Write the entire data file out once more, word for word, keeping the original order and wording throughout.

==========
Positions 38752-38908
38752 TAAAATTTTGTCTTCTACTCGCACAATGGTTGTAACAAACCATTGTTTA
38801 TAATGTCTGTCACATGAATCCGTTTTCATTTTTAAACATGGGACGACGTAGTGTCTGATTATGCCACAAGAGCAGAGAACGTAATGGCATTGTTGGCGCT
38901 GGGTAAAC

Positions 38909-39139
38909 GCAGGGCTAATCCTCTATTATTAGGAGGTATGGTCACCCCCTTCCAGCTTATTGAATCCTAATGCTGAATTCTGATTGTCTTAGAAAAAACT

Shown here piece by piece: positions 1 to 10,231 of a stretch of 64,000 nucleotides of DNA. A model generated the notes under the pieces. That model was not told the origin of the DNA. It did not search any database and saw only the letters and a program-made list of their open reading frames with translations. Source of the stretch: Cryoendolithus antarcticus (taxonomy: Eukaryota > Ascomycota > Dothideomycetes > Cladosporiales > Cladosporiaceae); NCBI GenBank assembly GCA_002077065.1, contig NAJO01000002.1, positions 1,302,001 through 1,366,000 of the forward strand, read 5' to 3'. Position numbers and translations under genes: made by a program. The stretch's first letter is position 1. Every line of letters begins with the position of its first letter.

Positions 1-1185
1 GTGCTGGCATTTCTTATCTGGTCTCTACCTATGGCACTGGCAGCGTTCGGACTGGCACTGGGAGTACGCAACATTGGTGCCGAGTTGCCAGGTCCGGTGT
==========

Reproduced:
Positions 38752-38908
38752 TAAAATTTTGTCTTCTACTCGCACAATGGTTGTAACAAACCATTGTTTA
38801 TAATGTCTGTCACATGAATCCGTTTTCATTTTTAAACATGGGACGACGTAGTGTCTGATTATGCCACAAGAGCAGAGAACGTAATGGCATTGTTGGCGCT
38901 GGGTAAAC

Positions 38909-39139
38909 GCAGGGCTAATCCTCTATTATTAGGAGGTATGGTCACCCCCTTCCAGCTTATTGAATCCTAATGCTGAATTCTGATTGTCTTAGAAAAAACT

Shown here piece by piece: positions 1 to 10,231 of a stretch of 64,000 nucleotides of DNA. A model generated the notes under the pieces. That model was not told the origin of the DNA. It did not search any database and saw only the letters and a program-made list of their open reading frames with translations. Source of the stretch: Cryoendolithus antarcticus (taxonomy: Eukaryota > Ascomycota > Dothideomycetes > Cladosporiales > Cladosporiaceae); NCBI GenBank assembly GCA_002077065.1, contig NAJO01000002.1, positions 1,302,001 through 1,366,000 of the forward strand, read 5' to 3'. Position numbers and translations under genes: made by a program. The stretch's first letter is position 1. Every line of letters begins with the position of its first letter.

Positions 1-1185
1 GTGCTGGCATTTCTTATCTGGTCTCTACCTATGGCACTGGCAGCGTTCGGACTGGCACTGGGAGTACGCAACATTGGTGCCGAGTTGCCAGGTCCGGTGT